Government Willing to buy Places in Private Schools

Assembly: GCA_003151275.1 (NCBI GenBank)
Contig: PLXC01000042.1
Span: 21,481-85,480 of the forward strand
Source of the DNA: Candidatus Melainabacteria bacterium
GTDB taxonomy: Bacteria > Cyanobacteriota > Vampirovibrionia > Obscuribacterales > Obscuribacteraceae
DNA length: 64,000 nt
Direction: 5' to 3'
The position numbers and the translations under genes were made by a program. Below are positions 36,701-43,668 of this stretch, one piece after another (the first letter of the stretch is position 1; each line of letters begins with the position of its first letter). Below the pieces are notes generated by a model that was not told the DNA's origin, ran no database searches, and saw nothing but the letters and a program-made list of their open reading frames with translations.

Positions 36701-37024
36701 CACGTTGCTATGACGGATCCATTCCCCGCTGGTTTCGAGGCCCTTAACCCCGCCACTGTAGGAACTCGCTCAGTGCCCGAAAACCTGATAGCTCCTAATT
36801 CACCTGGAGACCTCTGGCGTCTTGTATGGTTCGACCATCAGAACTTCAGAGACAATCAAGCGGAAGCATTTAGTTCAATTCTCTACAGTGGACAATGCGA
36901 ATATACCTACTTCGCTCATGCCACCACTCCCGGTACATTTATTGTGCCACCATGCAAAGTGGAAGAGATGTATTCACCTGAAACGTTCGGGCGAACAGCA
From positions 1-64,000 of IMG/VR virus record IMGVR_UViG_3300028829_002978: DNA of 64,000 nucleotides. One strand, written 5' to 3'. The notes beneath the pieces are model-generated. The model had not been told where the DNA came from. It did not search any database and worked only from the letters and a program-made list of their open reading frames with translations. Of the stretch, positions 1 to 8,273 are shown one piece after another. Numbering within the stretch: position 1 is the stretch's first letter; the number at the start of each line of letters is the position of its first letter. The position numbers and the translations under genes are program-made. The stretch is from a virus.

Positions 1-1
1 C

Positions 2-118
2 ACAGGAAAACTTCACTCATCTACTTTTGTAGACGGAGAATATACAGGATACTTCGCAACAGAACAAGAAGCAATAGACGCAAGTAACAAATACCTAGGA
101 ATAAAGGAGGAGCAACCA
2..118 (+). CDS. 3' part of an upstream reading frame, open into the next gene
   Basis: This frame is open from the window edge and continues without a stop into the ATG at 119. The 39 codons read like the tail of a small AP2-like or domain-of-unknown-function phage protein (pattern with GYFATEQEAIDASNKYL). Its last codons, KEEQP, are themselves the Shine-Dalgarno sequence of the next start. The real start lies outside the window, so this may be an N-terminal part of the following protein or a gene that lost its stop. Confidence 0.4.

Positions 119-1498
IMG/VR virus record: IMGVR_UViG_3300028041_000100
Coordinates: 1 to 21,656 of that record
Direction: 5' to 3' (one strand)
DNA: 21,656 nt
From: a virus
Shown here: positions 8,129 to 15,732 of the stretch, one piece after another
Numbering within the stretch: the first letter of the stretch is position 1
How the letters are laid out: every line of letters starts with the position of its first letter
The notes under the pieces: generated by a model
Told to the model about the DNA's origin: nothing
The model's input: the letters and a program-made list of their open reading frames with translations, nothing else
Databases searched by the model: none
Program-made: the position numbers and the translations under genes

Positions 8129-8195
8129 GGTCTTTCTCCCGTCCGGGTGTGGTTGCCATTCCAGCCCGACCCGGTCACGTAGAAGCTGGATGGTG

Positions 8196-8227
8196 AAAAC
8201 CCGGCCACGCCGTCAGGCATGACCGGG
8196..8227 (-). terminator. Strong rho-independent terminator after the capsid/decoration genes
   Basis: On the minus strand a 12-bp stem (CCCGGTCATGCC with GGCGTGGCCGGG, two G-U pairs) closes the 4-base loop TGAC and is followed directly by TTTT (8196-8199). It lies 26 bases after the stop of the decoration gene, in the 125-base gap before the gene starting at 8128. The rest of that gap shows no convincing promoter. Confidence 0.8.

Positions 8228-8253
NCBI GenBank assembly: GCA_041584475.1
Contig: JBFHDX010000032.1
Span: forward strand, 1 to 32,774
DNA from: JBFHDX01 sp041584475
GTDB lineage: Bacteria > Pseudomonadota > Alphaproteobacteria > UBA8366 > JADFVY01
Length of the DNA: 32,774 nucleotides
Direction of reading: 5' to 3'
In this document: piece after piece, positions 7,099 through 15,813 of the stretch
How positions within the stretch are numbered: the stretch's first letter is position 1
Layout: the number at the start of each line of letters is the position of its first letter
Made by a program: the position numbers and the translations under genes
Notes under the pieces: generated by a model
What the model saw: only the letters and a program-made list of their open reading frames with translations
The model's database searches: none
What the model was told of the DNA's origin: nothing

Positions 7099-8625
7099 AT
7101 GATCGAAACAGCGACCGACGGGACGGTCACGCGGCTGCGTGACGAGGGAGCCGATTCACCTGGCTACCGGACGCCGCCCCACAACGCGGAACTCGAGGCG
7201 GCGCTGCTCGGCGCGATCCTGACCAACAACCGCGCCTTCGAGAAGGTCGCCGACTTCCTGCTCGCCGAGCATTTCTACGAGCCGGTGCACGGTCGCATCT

first_imgRelatedGovernment Willing to buy Places in Private Schools Advertisements By Douglas McIntosh, JIS Reporter Government Willing to buy Places in Private Schools EducationMarch 13, 2012 FacebookTwitterWhatsAppEmail Education Minister, Rev. the Hon. Ronald Thwaites, says the Government is willing to buy places from people who establish private schools, in a bid to provide additional spaces for the nation’s students, particularly at the primary and secondary levels. Speaking at a meeting of the Jamaica College (JC) Parent-Teacher Association (PTA), at the school’s Old Hope Road campus in St. Andrew, on March 12, Rev. Thwaites contended that if the educational system is to acquire the additional 100,000 spaces deemed necessary to phase out the shift system in secondary schools, and the 50,000 primary school places needed to have a more practical pupil-teacher ratio, then there  is a need to emulate the efforts of early pioneers.   “It was men like the great (Bishop Percival) Gibson and Wesley Powell; Rev. Madge Saunders, as well as the Roman Catholic nuns and the Jesuit Priests who saw their eternal life as bespoken by the benefits that they gave to start schools of all sorts,” he pointed out. Noting that many of the schools were started on the “back verandah of the church’s rectory,” or under a mango tree “in front of the convent,” the  Minister contended that it was an opportune time to solicit the society’s input in building additional educational institutions.   “We need, perhaps, to say to our Jamaican people, we need to let down our buckets in those old wells and draw up some new sweet water of good schools – good places (of learning). The government is willing to buy places from people who set up private schools, because the Consolidated Fund won’t be able to afford all those new places (which are needed in the system),” Rev. Thwaites said. RelatedGovernment Willing to buy Places in Private Schools RelatedGovernment Willing to buy Places in Private Schoolslast_img read more